A Candid Look at China's Shameless Academicians

By Liu Fusan, Special to The Epoch Times
July 23, 2005 12:00 am Last Updated: July 23, 2005 12:00 am

The following is an excerpt from People's Daily Net:

"It seems that most people are not aware of the inside story behind China's academicians (Editor's note: Academician is a full Member of the National Academy of Science in those countries where the Academy has a strong influence on national scientific life, particularly countries that were part of, or influenced by, the Soviet Union). In order to successfully 'package' an academician, the Research Center (or Institute, University etc.) needs to spend a minimum of 3 to 6 million yuan (approximately US$363,000–726,000) on "public relations." Around 500,000 to 1 million yuan is used to bribe current academicians to recommend you and evaluate your achievements. Another 1 to 2 million yuan is used to make a good advertising package for your achievements and yet another 500,000 to 1 million yuan is used to advertise the candidate's special accomplishments. The related application fee for the process is also around 1 to 2 million yuan."

One cannot help but wonder why the unit is willing to spend so much money to groom an academician? Let us now look at the benefits an academician can bring to himself and his place of employment.

Every year, an academician receives an average of 3 million yuan (approximately US$363,000) from organizations such as the Ministry of Science and Technology, State Natural Sciences Foundation, Ministry of Education, local governments and other related departments."

The annual income of an academician is between 120,000 and 180,000 yuan (approximately US$14,500–21,765). A local academician (excluding Beijing) can expect an annual government subsidy of 100,000 –120,000 yuan (approximately US$12,091–14,510). Their extra annual income, including part time jobs, could reach 80,000 to 100,000 yuan (approximately US$9,673–12,091). Every month, an academician participates in at least 10 appraisal conferences, charging 1000 yuan in speaker's fees. With money involved, they can give whatever kind of "good" appraisal [required by those in attendance]. Of course, if the project is really bad, they could find an excuse to not go to that meeting. They also receive an income of around 200,000 yuan (approximately US$24,183) through research projects they are involved in. Normally, an academician will get about 2 percent of the total research grant. Overall, an academician's annual income is at least 600,000 yuan (approximately US$72,551)."

Academicians also enjoy many benefits. Around 50 to 60 days of their working time are spent touring abroad in the name of academic exchange; while about 100 days are spent traveling within the country to attend symposiums and project evaluations. Today, an academician enjoys more freedom than a government official, a higher status than the upper class, and is wealthier than most taxpayers. But have they contributed anything to the nation and its people? The National Nature and Invention First Award that gauges our country's research development has been absent for many years. In terms of scientific and technological innovation, the academicians today pale in comparison with the scientists of the Mao era. This is a sad thing for the Chinese people. We despise these so-called academicians."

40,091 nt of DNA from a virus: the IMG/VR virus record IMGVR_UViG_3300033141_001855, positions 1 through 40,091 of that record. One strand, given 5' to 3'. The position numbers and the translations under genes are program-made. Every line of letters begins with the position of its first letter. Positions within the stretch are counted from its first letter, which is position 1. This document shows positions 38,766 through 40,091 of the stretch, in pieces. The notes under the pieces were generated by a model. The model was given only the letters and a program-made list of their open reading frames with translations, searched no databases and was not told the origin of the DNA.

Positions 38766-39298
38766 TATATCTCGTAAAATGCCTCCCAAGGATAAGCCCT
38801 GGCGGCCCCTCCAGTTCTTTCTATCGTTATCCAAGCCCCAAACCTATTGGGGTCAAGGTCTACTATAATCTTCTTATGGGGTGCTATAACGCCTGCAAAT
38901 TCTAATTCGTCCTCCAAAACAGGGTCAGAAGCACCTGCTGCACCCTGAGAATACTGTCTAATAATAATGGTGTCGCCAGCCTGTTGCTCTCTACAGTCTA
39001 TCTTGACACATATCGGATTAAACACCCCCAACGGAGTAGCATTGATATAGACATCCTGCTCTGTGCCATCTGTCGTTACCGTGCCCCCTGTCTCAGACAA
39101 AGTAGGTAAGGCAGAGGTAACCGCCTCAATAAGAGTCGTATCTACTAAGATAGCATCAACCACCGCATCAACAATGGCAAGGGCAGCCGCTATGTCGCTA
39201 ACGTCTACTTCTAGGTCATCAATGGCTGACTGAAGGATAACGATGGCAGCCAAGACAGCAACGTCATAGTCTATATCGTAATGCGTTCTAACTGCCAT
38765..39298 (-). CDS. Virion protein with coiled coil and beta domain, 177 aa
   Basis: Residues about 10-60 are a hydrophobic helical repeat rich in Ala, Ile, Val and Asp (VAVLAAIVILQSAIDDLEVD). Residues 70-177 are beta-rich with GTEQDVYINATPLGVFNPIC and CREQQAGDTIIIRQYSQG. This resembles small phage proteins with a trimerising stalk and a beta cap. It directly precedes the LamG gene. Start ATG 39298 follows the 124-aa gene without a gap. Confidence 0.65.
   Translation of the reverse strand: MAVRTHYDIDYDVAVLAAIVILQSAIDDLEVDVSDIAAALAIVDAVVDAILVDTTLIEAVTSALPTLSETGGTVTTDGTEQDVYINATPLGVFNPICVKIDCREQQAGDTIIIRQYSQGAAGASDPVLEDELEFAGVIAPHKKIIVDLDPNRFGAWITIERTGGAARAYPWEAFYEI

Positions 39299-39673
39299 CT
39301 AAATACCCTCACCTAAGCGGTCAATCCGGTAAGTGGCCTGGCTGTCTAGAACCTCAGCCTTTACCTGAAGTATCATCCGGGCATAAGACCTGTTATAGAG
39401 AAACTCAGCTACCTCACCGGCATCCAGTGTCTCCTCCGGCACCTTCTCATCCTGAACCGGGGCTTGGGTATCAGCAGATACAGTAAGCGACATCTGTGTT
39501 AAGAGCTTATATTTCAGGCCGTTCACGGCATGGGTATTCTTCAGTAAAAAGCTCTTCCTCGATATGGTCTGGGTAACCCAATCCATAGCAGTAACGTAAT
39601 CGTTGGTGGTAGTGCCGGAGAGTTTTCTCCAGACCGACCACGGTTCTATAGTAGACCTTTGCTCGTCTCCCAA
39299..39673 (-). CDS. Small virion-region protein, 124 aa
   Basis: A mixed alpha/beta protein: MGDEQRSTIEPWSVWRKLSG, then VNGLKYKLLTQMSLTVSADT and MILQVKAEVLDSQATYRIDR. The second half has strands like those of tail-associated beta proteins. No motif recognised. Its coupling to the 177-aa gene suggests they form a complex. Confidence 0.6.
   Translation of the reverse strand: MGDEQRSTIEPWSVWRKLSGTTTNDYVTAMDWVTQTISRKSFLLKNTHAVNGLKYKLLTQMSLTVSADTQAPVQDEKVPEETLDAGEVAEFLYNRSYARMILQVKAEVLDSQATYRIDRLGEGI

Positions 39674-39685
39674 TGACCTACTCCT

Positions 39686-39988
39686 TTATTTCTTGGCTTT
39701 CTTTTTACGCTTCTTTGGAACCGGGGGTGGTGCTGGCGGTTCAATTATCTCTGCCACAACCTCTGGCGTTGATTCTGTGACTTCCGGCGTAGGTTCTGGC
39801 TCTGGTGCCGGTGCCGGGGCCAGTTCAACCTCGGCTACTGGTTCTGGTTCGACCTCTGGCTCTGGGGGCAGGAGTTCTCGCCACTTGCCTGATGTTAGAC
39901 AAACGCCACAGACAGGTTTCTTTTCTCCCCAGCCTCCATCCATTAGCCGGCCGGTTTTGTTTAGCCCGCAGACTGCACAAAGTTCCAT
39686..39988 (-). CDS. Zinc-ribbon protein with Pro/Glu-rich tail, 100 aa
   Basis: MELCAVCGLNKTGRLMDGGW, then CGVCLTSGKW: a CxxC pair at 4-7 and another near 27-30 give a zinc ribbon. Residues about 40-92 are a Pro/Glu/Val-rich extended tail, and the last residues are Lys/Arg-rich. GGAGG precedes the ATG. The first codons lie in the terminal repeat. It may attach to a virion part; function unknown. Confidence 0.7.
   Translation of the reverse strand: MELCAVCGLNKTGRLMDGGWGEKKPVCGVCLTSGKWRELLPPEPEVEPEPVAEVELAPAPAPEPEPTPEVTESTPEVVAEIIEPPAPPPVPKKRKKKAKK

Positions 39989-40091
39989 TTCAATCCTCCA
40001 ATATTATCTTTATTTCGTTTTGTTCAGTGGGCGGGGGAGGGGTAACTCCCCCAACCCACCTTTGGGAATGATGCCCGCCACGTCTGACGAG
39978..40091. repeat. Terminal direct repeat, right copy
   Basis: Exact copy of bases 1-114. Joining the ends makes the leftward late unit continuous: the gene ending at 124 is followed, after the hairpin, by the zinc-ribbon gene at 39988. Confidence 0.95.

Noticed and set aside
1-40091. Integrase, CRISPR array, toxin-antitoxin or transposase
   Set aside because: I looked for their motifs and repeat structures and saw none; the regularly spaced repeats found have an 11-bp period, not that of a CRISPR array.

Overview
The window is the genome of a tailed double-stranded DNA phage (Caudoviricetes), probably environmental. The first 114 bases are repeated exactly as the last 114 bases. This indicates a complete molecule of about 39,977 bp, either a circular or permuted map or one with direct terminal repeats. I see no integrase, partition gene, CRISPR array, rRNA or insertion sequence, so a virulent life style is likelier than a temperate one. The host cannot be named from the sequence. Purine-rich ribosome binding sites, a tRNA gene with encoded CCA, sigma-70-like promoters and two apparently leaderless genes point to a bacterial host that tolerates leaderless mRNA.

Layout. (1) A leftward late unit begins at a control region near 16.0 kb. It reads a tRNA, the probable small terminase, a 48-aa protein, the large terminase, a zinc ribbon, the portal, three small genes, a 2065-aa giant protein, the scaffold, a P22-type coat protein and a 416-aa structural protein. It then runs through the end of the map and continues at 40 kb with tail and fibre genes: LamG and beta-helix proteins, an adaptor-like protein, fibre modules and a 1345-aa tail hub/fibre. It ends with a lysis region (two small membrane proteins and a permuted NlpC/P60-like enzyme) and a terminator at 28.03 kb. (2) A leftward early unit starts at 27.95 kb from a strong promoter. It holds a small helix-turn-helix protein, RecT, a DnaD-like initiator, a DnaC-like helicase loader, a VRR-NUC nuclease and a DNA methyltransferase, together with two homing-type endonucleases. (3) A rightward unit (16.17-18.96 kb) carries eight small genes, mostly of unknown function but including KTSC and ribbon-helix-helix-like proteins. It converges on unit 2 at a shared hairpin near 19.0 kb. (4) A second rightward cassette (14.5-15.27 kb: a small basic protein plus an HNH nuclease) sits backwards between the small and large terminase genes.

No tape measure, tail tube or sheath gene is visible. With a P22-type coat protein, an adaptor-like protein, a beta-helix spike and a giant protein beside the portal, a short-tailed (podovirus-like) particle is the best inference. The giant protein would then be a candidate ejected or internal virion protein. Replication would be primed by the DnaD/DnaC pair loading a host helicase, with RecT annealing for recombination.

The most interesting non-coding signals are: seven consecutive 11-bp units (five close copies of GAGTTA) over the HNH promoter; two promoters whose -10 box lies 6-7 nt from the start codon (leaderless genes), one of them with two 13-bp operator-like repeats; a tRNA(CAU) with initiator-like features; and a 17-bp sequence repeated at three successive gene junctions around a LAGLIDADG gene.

The above was posted on the People's Daily Net, a mouthpiece for the CCP. Despite knowing that the academic arena in China is not untainted, I was shocked by the extent of its corruption. I admire the courage of the editor and the person who posted this message – I hope that they will not get into trouble.

However, I disagree with the statement, "…academicians today pale in comparison to the scientists during the Mao era." The decline of science and technology in China is precisely the consequence of Mao's evil acts. During the "Mao era," the innovations that occurred were produced by people nurtured by the KMT, and had nothing to do with Mao.

World-class physicists such as Wu Jianxiong and Lee Zhengdao were then known as "number one talented scholars." Among these figures, Professor Shu Xingbei was the most outstanding, yet during Mao's time, he ended up washing toilets.

Lee Zhengdao said that he was very grateful to have Shu Xingbei, Wu Dayou and Fermi as mentors. Under the CCP, Shu Xingbei was branded a "counterrevolutionary" and suffered humiliation. In contrast, under the KMT, Wu Dayou became the dean of the Central Academy, and even nurtured a Noble prize winner.

The students of Shu Xingbei such as Wu Jianxiong and Lee Zhengdao became highly accomplished scientists in the world community, whereas Xu Liangying, who stayed in China, was branded a rightist– the factor responsible for their different fates for being within the evil clutches of Mao.